Rivian, Ford, and GM to adopt Tesla charging standard
Rivian, Ford, and GM have both announced that they will be adopting Tesla’s EV charging standard for their vehicles. Rivian will be incorporating Tesla’s charging port design into its future electric vehicles, starting in 2025. Ford’s agreement with Tesla Motors will mean Ford electric vehicle drivers can utilize more than 12,000 Tesla Superchargers across the US. and Canada, doubling the number of fast-chargers available to Ford EV customers starting Spring 2024.
What does this mean for the future?
The impact of this move is twofold. First, it will make it easier for owners of Rivian, Ford, and GM electric vehicles to charge their cars. Tesla’s Supercharger network is the largest and fastest-growing network of EV chargers in the world. The move to adopt the Tesla charging standard will offer Rivian and Ford EV owners and prospective buyers a far greater number of charging options, reducing range anxiety, and easing the need to find compatible facilities.
Second, and far more significantly, this move could help to standardize the EV charging industry in the US. Tesla has faced some opposition for using its own proprietary charging port, which has made it difficult for other automakers to integrate their vehicles with Tesla’s Supercharger network. By adopting Tesla’s charging standard, Rivian and Ford are sending a signal that they recognize the impact a fragmented charging network has on range anxiety and, subsequently, the propensity to adopt.
Lessons from the EU
The significance of standardization in the EV charging industry is further shown by standards set in Europe. The European Union has designated the Type 2 as the European standard for all electric vehicles and charging facilities by the year 2025. This move could be one of the reasons Tesla’s European spec models adopted CCS charge ports. Greater compatibility and a designated charging standard could be one of the reasons for the rapid growth of adoption, with EVs making up 21% of the new passenger vehicle share in the EU, compared to just 7% in the United States.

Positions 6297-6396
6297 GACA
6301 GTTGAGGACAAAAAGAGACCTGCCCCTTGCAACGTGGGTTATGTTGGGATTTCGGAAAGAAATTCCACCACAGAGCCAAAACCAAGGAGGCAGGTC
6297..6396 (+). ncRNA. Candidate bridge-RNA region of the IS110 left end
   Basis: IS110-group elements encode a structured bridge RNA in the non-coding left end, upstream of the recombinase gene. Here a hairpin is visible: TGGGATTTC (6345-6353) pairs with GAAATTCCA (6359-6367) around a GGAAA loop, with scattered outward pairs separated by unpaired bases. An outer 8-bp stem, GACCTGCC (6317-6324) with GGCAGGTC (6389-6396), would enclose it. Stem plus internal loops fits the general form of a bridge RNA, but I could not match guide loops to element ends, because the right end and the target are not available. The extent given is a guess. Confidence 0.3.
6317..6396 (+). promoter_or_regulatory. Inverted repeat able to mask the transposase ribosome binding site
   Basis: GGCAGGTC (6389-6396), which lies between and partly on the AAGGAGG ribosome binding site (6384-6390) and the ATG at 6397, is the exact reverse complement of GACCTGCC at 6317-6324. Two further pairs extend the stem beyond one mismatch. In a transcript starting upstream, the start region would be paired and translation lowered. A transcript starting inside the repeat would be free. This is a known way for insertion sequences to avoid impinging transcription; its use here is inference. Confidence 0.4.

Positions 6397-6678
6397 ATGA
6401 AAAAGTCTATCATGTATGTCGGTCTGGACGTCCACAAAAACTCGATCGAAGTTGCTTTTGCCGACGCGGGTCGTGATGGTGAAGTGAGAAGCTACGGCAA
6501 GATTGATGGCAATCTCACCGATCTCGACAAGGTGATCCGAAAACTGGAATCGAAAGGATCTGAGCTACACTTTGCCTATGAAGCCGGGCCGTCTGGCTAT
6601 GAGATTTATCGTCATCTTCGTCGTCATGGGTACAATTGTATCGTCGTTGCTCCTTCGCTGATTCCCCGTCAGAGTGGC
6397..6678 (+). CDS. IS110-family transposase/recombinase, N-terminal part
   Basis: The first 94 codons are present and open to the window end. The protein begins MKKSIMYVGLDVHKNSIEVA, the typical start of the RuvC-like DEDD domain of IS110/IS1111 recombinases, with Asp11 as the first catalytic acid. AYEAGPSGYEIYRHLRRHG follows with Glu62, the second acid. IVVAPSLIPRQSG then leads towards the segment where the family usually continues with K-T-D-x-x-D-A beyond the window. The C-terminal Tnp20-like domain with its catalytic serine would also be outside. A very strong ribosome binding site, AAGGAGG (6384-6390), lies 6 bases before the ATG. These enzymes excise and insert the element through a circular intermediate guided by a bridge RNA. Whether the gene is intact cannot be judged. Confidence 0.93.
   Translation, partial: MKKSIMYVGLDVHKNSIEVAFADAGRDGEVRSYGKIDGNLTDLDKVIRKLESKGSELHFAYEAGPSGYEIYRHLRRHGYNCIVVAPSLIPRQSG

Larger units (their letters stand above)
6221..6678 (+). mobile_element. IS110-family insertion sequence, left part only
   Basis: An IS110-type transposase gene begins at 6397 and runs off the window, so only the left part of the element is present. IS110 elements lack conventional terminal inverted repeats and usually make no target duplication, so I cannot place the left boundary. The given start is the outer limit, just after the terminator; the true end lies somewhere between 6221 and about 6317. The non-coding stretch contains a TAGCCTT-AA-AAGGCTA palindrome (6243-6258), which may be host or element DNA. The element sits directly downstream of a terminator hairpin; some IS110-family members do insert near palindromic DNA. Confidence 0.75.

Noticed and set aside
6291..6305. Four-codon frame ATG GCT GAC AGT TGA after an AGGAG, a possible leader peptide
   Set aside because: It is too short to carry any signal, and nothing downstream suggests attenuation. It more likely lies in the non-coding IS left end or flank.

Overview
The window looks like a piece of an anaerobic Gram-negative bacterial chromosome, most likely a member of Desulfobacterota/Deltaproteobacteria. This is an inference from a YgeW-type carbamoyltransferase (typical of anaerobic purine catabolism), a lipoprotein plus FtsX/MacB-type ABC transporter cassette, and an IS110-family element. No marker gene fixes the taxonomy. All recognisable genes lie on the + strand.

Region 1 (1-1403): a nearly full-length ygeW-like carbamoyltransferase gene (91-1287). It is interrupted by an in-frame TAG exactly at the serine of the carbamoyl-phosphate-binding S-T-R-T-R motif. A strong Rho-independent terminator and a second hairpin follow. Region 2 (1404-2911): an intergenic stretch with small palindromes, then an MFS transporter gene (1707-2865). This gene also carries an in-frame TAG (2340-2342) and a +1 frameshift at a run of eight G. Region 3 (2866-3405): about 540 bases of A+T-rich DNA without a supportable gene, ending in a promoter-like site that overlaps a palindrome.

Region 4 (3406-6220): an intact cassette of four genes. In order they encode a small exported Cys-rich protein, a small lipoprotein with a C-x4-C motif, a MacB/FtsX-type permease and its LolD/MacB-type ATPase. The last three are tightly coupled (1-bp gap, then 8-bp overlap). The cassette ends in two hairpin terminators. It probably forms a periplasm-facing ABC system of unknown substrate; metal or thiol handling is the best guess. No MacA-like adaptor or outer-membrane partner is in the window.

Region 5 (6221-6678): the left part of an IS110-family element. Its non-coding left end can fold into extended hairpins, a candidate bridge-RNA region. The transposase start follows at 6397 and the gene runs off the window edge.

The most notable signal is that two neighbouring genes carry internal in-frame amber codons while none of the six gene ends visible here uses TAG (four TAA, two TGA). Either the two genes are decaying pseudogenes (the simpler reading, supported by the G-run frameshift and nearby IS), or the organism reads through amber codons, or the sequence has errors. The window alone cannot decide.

It’s likely that standardized charging system will give greater confidence to consumers hesitant to adopt EVs because of a lack of charging options or confusion around compatibility. It is also worth noting that the EU recently passed a law that required all new phones to use USB-C chargers, showing that the Commission isn’t afraid to be interventionalist with even the largest manufacturers where it believes there is a consumer interest.
As more vehicles can make use of a larger slice of a growing charging network, the concerns about range and infrastructure become less pronounced, making the transition to EVs viable for a wider audience. With more ambitious EV targets in the US, the adoption of a charging standard will continue to play a pivotal role in accelerating the widespread adoption of electric vehicles.
For retailers assessing the business case to implement EV chargers, any standardization in vehicle manufacturing is a positive. When we’ve discussed chargers with our clients, they’re often hesitant to invest due to uncertainty around whether the types of charging installed are futureproofed as technology changes. With Rivian, Ford, and Tesla vehicles moving toward a standard, the risks associated with wasted investment diminishes substantially.
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